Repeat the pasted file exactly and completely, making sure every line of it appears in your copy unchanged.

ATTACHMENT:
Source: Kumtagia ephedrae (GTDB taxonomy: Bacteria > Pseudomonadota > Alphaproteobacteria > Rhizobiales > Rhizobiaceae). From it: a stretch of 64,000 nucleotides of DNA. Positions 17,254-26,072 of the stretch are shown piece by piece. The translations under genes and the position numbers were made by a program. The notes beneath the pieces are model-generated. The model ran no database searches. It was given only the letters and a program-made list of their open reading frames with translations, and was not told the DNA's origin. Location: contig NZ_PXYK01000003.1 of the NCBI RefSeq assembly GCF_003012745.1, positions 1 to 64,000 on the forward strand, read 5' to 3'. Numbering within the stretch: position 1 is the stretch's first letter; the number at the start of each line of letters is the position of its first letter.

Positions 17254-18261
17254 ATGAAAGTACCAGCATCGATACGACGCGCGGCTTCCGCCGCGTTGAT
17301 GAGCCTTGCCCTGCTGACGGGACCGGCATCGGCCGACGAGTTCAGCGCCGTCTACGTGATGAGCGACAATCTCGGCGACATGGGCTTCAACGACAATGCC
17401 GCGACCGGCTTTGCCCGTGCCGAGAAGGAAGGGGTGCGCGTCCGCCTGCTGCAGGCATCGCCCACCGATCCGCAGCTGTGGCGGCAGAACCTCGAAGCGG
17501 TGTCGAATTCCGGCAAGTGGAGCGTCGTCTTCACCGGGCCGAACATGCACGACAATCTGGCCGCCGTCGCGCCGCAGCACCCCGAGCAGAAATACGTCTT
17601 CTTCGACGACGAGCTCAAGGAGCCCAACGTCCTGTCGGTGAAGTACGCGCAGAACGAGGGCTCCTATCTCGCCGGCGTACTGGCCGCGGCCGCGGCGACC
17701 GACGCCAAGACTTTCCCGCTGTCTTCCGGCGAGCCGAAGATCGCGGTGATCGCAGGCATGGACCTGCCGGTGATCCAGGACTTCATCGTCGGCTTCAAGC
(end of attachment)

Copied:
Source: Kumtagia ephedrae (GTDB taxonomy: Bacteria > Pseudomonadota > Alphaproteobacteria > Rhizobiales > Rhizobiaceae). From it: a stretch of 64,000 nucleotides of DNA. Positions 17,254-26,072 of the stretch are shown piece by piece. The translations under genes and the position numbers were made by a program. The notes beneath the pieces are model-generated. The model ran no database searches. It was given only the letters and a program-made list of their open reading frames with translations, and was not told the DNA's origin. Location: contig NZ_PXYK01000003.1 of the NCBI RefSeq assembly GCF_003012745.1, positions 1 to 64,000 on the forward strand, read 5' to 3'. Numbering within the stretch: position 1 is the stretch's first letter; the number at the start of each line of letters is the position of its first letter.

Positions 17254-18261
17254 ATGAAAGTACCAGCATCGATACGACGCGCGGCTTCCGCCGCGTTGAT
17301 GAGCCTTGCCCTGCTGACGGGACCGGCATCGGCCGACGAGTTCAGCGCCGTCTACGTGATGAGCGACAATCTCGGCGACATGGGCTTCAACGACAATGCC
17401 GCGACCGGCTTTGCCCGTGCCGAGAAGGAAGGGGTGCGCGTCCGCCTGCTGCAGGCATCGCCCACCGATCCGCAGCTGTGGCGGCAGAACCTCGAAGCGG
17501 TGTCGAATTCCGGCAAGTGGAGCGTCGTCTTCACCGGGCCGAACATGCACGACAATCTGGCCGCCGTCGCGCCGCAGCACCCCGAGCAGAAATACGTCTT
17601 CTTCGACGACGAGCTCAAGGAGCCCAACGTCCTGTCGGTGAAGTACGCGCAGAACGAGGGCTCCTATCTCGCCGGCGTACTGGCCGCGGCCGCGGCGACC
17701 GACGCCAAGACTTTCCCGCTGTCTTCCGGCGAGCCGAAGATCGCGGTGATCGCAGGCATGGACCTGCCGGTGATCCAGGACTTCATCGTCGGCTTCAAGC